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we can and need refer to the Regulations only to find out what should be the basic pay of the officer concerned. We do not think that this approach is a correct one. The case of the plaintiff is that he had been appointed - whether it be on the 13th or 19th March, 1942 - on a basic pay of ₹ 150/- per month. That he had been so appointed is conclusively proved by the papers forwarded by Asansol Officers and the pay book. The effect of the subsequent modification has only to be considered by us. To find out what pay was actually settled with reference to the regulations is not necessary. Reference to the Regulations becomes relevant only for consideration as to whether in view of such provisions in the Regulations the person concerned was disentitled to claim any other pay or that he had actually been enrolled on terms different from those which are contained in the Regulations. 34. On the conclusion reached by us that though not in terms of Section 10, Indian Army Act, yet on the principles underlying the same as also on equitable grounds which find an echo in the Circular Letter issued from Allahabad the plaintiff is entitled to a basic pay of ₹ 150/- per month for the .....

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n arise. 39. The next item is for damages for illegally withholding payment to the extent of ₹ 34000/-, under one sub-item for starvation and loss of health and another for medical treatment for such loss of health, loss of education and loss of property. These are on the face of it claims which are too remote and far fetched, even if withholding of the payment for the last few months of the service could in any view be regarded as leading, to such consequences. 40. If a person is not paid the due salary which is payable, he is certainly entitled to compensation for such withholding of payment by way of interest or reasonable compensation which flow directly from the fact of the withholding of such payment. There are further no sufficient materials before us on which different items of claim put forward under the four sub-heads can be substantiated. The amounts claimed also are such as cannot be entertained regard being had to the position and status of the appellant. One of the items is loss of properties. He attempted to state that because of difficulties in which he had been placed and of the scarcity prevailing at that time some of his properties were sold which would not .....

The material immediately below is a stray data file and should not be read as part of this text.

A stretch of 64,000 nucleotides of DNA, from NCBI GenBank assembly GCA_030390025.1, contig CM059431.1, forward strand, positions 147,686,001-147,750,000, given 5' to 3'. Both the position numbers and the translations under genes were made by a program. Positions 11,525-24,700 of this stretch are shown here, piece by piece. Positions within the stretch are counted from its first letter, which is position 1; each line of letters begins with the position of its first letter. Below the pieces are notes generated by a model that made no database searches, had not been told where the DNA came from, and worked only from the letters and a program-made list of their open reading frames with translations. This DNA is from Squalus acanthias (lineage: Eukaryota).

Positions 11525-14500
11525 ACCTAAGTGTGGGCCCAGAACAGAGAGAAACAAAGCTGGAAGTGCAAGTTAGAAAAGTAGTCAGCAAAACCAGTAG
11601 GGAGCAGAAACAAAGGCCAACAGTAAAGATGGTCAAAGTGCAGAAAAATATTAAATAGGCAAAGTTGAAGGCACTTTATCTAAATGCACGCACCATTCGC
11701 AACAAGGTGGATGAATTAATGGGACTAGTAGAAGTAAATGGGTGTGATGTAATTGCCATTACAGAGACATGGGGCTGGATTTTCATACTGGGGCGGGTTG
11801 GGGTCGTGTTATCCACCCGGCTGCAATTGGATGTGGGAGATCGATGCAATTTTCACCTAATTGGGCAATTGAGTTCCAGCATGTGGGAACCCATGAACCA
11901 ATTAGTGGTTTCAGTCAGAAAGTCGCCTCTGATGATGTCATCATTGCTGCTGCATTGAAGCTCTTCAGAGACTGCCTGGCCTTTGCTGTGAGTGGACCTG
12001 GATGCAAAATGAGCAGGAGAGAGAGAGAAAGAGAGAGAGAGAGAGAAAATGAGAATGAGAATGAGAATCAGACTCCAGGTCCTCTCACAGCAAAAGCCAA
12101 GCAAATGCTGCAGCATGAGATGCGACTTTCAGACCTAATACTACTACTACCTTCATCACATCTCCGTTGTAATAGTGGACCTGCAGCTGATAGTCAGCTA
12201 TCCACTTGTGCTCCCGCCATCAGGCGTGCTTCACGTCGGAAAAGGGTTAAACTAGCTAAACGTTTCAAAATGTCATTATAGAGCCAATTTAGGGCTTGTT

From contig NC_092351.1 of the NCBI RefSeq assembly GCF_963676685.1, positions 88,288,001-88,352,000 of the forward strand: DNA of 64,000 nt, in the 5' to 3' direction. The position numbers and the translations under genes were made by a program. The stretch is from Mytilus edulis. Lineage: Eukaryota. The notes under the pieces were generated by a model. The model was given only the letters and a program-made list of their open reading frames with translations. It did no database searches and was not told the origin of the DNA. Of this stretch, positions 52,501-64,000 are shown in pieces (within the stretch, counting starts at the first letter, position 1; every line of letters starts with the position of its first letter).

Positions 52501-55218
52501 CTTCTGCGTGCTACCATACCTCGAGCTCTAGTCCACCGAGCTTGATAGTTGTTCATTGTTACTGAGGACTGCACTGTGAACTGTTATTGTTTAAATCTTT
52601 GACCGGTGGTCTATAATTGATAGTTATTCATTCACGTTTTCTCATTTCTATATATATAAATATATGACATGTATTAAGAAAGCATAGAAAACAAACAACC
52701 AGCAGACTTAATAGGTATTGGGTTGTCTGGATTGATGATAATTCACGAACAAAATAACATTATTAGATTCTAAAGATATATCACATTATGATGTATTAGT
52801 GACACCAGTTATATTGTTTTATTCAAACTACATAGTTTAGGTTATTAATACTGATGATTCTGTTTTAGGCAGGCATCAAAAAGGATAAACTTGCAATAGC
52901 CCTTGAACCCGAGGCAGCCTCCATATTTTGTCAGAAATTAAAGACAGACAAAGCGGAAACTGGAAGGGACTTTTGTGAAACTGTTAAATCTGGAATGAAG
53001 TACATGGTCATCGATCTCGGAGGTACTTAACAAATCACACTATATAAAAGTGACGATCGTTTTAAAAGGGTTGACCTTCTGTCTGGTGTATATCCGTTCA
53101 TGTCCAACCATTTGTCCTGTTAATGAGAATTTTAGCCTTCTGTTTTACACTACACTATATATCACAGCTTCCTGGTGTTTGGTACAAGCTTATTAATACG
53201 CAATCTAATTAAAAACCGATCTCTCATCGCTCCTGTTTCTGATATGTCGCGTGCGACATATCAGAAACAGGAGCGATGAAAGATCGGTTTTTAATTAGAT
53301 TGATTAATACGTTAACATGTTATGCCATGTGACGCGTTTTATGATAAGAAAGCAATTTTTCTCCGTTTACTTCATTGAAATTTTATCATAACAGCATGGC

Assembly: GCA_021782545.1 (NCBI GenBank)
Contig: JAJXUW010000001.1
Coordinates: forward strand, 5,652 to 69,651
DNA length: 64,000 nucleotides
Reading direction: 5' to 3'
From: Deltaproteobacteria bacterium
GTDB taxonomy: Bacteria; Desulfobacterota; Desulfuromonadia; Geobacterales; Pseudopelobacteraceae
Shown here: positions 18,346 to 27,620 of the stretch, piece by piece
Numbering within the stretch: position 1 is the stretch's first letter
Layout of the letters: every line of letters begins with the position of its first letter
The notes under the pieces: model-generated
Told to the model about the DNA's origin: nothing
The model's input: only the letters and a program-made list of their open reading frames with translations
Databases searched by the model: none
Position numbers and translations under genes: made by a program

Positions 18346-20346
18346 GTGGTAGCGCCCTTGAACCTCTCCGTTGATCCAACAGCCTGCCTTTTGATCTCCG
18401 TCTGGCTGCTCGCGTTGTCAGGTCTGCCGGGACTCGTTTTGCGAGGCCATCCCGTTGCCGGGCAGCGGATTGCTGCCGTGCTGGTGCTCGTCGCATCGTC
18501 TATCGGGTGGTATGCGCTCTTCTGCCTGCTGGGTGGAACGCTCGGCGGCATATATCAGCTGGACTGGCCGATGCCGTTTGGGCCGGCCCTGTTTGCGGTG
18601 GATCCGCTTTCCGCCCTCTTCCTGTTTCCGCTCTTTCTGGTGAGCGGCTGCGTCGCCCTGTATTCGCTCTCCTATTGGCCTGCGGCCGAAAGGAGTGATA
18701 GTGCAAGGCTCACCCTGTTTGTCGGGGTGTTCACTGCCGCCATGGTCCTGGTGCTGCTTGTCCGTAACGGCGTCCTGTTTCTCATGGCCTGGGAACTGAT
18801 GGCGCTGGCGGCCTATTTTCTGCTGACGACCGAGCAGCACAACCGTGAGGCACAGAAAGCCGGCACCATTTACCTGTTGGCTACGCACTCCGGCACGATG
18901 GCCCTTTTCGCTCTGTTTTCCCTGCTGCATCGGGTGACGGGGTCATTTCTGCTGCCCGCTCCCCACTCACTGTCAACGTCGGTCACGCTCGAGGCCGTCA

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ecoverable by the State. It is not incumbent on the Court to allocate in every case the costs as amongst the parties proportionate to the success. See - 'Rohini Kumar Pal v. Kusum Kamini' AIR1928Cal196 . 44. We have considered the circumstances of this case. The amount claimed for damages and compensation was high and has not been allowed by us. But in view of the defence denying every part of the relief which the plaintiff had claimed, raising a very important question as regards the jurisdiction of the civil Court to entertain such suits, we think that in the special circumstances of this case the amount of court-fees which would have been paid by the plaintiff if he had not been permitted to sue as a pauper and prosecute the appeal in this Court as a pauper would be recoverable by the State of West Bengal from the Union of India. Thus court-fees amounting to ₹ 1800/- for the suit in the trial Court and ₹ 3000/- for the appeal in this Court, aggregating to ₹ 4800/- (Rupees four thousand and eight hundred only) will be recovered by the State of West Bengal from the Union of India. 45. The question of principle about the jurisdiction of the Court was a deb .....